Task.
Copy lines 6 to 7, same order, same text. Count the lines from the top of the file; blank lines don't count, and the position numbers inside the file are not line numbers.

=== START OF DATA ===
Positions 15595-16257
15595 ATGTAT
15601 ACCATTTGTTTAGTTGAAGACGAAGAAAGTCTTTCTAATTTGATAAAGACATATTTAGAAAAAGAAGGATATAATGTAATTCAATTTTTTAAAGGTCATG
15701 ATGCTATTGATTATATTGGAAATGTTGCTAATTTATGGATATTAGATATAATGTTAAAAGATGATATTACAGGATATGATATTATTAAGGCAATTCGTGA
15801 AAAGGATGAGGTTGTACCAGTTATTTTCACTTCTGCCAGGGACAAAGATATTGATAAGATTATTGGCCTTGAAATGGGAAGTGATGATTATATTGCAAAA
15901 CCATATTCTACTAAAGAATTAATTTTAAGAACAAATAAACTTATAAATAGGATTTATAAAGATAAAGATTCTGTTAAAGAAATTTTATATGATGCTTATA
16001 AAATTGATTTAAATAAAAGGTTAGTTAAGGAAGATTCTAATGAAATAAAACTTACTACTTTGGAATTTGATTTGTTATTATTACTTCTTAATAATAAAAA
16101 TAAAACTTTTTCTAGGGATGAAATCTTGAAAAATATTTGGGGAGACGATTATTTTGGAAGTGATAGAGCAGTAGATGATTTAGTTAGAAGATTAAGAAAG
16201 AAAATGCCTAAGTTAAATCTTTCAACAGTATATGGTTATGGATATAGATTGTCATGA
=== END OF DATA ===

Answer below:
15901 CCATATTCTACTAAAGAATTAATTTTAAGAACAAATAAACTTATAAATAGGATTTATAAAGATAAAGATTCTGTTAAAGAAATTTTATATGATGCTTATA
16001 AAATTGATTTAAATAAAAGGTTAGTTAAGGAAGATTCTAATGAAATAAAACTTACTACTTTGGAATTTGATTTGTTATTATTACTTCTTAATAATAAAAA